November 25, 2014
Death to Death by Audio
Over the past few weeks, eulogies have been pouring out over the closing of famed Williamsburg DIY venue Death by Audio. Since 2007, the space has been the leading example and part of the epicenter for the Brooklyn indie scene. On November 22 it closed for good. It will be missed.
I moved to New York City in August of 2006 and like many naive teenagers, I had grand fantasies of what the city had in store. I spent my high school years envisioning myself falling into the Lower East Side scene lead by the Strokes, Yeah Yeah Yeahs, Interpol, TV on the Radio and countless other bands that comprised the rock revival landscape of New York in the early aughts. It didn't take long for me to realize that those days had since passed and even Williamsburg was no longer the "new cool". While the heyday of CBGBs was long gone, the thriving corner of South 2nd and Kent in Williamsburg was a true hub for something I had been craving for years. The combo of 285 Kent, Glasslands, and Death by Audio was a mecca for new sounds that were exploding out of Brooklyn as the aughts came to a close. By now, it doesn't seem like there is much left to say in terms of what the closing of these three venues will mean to the community and still the legacy continues to grow. While 285 felt like a flash in the pan in terms of it's existence and Glasslands leaned more towards a professional caliber, the vibes of Death by Audio remained true for seven years. It's the only place in NYC (or anywhere for that matter) where a band dedicated a song to me onstage (thanks Math the Band!!) and smiling faces were behind every corner. From the people at the door, to Edan at the sound board, to people pouring drinks, there was such a sense of camaraderie that defined everything about the space. Yes, the loss of 285 and (impending) Glasslands were serious blows, but the shuttering of Death by Audio truly resinates as a major blow to a once vibrant collective. It always felt more intimate and a bit more raw. Whether it was the fact that there was really no separation between the bands and the fans, the fact that smoking indoors was always ok, or that the DIY aesthetics always felt more honest (Glasslands has beer on tap for crying out loud!), DbA was a full representation of the imagery placed upon Williamsburg and the hipster ideology of its residents.
As luxury buildings began to rise and J Crew and Starbucks popped up in the neighborhood, it became clear that not only had gentrification taken it's toll on Williamsburg, but fundamental ideas had changed as well. The days of walking down cracked sidewalks and fumbling to the dark corners of the neighborhood have faded. The vacant warehouses have crumbled and a burgeoning new atmosphere has risen in it's wake. The neighborhood of character and counter-culture has made a shift towards something new and different. It was crazy to think that these places would last forever just like it's crazy to think that Williamsburg would avoid spikes in rent. Truth be told, I've given up on the thoughts of losing Williamsburg to a new era. I don't enjoy the crowds on Bedford anymore than I do in SoHo or on Canal St and I won't miss the long walks back to the L on a freezing night only to wait another twenty minutes for a train. What I will miss is the legion of people that made those venues feel like home. Over the years I've seen a who's-who of indie bands (Lightning Bolt, Future Islands, Thurston Moore, Japandroids, A Place to Bury Strangers, Widowspeak, Mac DeMarco, the Men, Perfect Pussy, FKA twigs, Mutual Benefit, and more) on these dilapidated stages and that is more of a compliment to those who have booked the shows, more so than it is me bragging about being cool (I'm not that cool). By no means was I an essential part of the scene, but rather just another person who was lucky enough to be in the know at the right time. I wasn't a regular and my attendance was spotty over the years, but every time I walked through the door I instantly felt at ease. No one was there to judge, but rather everyone was there to revel in the music and that's what mattered.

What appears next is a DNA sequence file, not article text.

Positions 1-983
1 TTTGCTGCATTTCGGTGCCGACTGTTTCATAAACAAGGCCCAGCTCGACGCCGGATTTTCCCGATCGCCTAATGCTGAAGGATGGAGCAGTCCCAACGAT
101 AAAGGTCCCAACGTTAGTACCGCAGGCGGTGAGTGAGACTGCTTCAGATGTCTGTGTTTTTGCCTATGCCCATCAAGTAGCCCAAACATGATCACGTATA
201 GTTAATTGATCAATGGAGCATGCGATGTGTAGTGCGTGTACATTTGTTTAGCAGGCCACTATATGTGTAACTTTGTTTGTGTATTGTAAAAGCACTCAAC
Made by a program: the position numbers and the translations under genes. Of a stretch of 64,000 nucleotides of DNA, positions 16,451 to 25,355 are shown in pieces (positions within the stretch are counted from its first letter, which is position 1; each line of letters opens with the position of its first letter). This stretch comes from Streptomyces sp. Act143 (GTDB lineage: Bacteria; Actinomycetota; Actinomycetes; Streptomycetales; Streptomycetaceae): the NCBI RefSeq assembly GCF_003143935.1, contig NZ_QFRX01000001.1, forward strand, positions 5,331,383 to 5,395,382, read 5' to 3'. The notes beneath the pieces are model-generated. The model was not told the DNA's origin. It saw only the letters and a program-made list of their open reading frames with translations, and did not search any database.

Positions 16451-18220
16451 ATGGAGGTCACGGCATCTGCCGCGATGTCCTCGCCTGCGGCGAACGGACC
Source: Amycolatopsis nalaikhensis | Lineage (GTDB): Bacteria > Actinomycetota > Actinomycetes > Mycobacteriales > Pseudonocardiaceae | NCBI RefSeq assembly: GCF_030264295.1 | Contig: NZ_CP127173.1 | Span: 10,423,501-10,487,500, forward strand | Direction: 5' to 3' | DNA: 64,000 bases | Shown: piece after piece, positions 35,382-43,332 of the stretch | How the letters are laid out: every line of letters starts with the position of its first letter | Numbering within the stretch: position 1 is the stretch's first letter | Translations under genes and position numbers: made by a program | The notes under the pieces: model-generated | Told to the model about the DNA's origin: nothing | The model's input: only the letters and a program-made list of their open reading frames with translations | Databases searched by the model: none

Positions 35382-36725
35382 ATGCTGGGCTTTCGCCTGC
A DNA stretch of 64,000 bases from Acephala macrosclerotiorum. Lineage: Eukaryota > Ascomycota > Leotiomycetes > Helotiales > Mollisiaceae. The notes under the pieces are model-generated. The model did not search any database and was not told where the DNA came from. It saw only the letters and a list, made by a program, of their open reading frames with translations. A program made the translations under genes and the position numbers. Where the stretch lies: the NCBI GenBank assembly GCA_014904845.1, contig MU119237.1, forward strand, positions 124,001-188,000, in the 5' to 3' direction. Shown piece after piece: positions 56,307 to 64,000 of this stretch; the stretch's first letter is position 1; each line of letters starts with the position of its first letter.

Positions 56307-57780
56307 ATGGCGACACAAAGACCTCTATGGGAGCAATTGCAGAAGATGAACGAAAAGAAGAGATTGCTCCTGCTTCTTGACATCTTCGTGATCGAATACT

2014 has been an interesting year for music. Interpol, TV on the Radio, Karen O, and Julian Casablancas all released new material (it was mostly met with tepid reception) and these three pillars will shutter their doors before 2015. Both the New York I dreamed of and the one I lived through, have all come full circle. It's a weird and interesting time, but as saddened as I am by the loss of the things I love, I'm excited for what the future holds. Thank you to those who made this scene what it is and I look forward to what comes next.